Participants were randomly assigned to read either the typical information about

evolution (part A) or the non-backfire effect information (part B). There was more information in

part A that is directly relevant to the biology of evolution than in part B. Part B included a

section that discussed how evolution can be consistent with religion. After participants were

randomly assigned to prime and framing groups, they answered questions about their attitudes

towards evolution and theistic evolution, the idea that evolution can be consistent with God.

Questions used a 1-5 Likert-type scale, with higher numbers indicating more agreement or trust.


A 2 (prime/no prime) X 2 (consistent/ inconsistent evolution definition) ANOVA was ran

to test the hypothesis that if primed with an idea, people are more likely to receive it positively,

and if the message is framed in a consistent way for example, no loss of existing knowledge or

same here, or if either is too long, we can send readers to the appendix.
let’s provide tehse as footnotes or appendices.


beliefs, people will be more likely to accept it. counter to hypotheses, we found no significant

effect for priming or framing, F (1, 116) =1.38, p>.05. To explain our inability to reduce the

backfire effect, performed a multiple regression using one’s own education level, religiosity, and

social political views, which revealed an overall significant equation, F (3,55) =13.67, p<.001.

The strongest predictor of views on evolution was not religiosity (b=.14, p>.05), but social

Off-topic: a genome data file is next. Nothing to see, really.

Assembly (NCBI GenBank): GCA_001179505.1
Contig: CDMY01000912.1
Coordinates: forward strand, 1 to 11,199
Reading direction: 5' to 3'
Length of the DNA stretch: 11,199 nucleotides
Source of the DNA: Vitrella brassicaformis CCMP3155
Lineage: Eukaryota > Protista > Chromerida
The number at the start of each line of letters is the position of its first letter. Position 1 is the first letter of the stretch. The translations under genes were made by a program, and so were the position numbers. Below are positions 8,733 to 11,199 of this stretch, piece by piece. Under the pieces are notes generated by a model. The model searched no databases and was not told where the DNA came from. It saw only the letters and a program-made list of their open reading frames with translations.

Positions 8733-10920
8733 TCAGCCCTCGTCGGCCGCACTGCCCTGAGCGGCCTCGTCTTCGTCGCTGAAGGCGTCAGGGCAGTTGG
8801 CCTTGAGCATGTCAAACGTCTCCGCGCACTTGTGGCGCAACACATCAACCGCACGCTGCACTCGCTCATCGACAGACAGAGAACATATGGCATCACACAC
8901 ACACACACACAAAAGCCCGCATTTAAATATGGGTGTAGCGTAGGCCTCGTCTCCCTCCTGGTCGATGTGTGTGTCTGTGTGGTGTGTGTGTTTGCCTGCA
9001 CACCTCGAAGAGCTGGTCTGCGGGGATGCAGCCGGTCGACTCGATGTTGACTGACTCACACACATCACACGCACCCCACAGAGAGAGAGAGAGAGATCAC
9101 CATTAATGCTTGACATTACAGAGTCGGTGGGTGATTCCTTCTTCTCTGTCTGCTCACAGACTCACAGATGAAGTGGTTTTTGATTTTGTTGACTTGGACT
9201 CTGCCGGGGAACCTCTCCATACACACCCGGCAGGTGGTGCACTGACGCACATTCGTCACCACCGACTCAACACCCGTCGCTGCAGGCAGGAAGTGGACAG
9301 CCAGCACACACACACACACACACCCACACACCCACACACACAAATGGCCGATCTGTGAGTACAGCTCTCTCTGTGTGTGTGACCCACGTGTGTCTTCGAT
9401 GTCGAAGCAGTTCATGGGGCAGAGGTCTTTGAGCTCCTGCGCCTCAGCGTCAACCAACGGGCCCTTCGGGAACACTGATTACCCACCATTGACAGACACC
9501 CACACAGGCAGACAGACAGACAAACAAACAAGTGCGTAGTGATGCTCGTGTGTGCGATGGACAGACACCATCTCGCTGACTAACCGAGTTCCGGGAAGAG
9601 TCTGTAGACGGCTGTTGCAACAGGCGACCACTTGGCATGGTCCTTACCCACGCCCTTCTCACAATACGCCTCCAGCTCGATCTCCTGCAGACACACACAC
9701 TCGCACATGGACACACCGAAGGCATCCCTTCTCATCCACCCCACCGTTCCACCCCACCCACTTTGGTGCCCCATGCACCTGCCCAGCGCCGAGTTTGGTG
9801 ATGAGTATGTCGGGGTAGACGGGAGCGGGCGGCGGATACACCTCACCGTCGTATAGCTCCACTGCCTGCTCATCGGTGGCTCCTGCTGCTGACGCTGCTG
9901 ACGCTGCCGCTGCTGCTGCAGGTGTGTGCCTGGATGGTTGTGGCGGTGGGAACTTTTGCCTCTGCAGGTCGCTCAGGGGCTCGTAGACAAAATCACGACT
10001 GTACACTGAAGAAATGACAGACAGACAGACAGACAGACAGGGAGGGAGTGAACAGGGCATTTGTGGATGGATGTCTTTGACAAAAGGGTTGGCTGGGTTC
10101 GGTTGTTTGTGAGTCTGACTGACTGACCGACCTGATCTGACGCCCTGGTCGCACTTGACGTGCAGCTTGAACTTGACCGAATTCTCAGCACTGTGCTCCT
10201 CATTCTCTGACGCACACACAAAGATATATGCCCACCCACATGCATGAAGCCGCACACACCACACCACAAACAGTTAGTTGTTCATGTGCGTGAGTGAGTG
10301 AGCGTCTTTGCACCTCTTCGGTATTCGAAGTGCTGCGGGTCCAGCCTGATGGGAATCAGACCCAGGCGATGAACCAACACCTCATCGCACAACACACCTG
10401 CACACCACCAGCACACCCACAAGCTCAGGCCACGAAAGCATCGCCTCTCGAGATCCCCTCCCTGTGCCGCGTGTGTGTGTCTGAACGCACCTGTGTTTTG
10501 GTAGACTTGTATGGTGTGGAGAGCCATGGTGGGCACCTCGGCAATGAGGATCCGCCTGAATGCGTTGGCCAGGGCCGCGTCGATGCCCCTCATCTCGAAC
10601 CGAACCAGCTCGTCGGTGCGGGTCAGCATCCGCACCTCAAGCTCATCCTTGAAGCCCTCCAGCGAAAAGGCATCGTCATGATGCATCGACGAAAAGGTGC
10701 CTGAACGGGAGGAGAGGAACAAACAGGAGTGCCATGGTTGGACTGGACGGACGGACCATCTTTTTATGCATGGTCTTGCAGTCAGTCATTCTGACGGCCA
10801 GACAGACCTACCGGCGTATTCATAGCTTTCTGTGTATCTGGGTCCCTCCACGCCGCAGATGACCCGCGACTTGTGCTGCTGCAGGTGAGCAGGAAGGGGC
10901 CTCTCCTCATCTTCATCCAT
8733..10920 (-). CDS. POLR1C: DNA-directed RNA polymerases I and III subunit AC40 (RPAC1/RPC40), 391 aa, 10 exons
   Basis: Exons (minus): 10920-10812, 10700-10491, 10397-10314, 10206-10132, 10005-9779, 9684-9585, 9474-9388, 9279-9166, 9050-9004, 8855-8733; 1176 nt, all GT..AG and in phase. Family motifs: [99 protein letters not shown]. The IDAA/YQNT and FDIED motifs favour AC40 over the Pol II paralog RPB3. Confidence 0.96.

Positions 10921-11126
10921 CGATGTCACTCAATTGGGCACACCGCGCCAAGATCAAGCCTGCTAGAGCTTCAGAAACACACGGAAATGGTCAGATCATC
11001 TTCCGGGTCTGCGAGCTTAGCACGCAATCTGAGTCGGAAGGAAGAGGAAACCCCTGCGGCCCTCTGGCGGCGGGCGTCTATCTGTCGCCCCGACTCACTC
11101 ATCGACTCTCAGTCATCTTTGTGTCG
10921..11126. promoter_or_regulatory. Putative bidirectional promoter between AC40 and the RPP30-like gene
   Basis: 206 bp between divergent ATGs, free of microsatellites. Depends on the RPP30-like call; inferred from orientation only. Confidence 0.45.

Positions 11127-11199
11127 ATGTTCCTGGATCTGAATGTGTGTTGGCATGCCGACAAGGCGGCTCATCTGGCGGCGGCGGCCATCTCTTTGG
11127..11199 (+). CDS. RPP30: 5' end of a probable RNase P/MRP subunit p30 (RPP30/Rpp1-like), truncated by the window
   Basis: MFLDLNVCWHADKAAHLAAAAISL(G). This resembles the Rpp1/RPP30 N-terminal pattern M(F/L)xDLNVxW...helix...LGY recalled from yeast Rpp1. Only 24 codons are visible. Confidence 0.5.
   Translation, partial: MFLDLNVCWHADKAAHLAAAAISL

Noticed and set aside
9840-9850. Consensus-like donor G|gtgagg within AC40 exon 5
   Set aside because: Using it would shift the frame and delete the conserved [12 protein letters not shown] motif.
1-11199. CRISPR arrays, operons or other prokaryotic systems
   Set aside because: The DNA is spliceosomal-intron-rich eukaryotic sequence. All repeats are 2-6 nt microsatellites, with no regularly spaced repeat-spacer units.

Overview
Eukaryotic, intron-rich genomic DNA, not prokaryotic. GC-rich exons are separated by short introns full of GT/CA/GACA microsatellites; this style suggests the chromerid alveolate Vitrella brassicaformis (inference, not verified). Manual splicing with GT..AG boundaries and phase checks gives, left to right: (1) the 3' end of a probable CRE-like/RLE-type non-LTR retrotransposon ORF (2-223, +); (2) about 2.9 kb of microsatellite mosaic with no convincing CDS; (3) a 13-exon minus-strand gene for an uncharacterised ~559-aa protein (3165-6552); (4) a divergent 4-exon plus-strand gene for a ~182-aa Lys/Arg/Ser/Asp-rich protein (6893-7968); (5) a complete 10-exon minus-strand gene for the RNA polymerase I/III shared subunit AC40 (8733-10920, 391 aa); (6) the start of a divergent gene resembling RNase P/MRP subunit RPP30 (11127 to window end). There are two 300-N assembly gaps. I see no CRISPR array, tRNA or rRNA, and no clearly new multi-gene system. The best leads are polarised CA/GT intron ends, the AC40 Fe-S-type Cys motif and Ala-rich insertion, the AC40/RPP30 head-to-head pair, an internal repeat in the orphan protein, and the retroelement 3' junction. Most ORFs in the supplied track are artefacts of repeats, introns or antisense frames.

liberalism, (b=.40, p<.001), followed by one’s own education (b=.40, p<.001). This finding was

unexpected but has interesting implications that shifted focus to political view.

Participants assigned to the no-threat condition expressed greater understanding of

evolution more than those in the traditional condition (p<.05). We also found a significant

interaction, F (1,109) =8.68, p<.01; conservatives reported thinking of theistic evolution more in

the non-threat than threat condition, while liberals showed the opposite effect. Overall, socially

liberal participants reported that they had more positive attitudes (M=4.00) than did social

conservatives (M=3.28) towards evolutionary theory. We found the same liberal/conservative

difference in positivity towards evolution when we only included very or extremely religious

participants (n=76). Further, social liberals (M=4.28) were more likely than conservatives

(M=3.33) to trust scientists as a source of information about evolution, F (1,117) =22.62,

p<.001. Also, social liberals were more likely to trust public schools about evolutionary theory

(M=2.94) compared to social conservatives (M=2.26), F (1,117) =14.73, p<.001, although both

had notably low trust.


Given the lack of support for our hypotheses about the backfire effect, and our discovery

that conservatism rather than religiosity resulted in the greatest differences in attitudes, future

work should focus on a socially conservative, rather than religious, sample. Terror Management

see Table 1 for means and SDs.
no significant main effect, but there was a significant interaction.
report the whole thing
we need to include the questions in the appendix so they know what we mean when we can “thinking about theistic evolution”
good -add SDs.


Theory (Greenberg, et al., 1990) might help explain why social conservatives have negative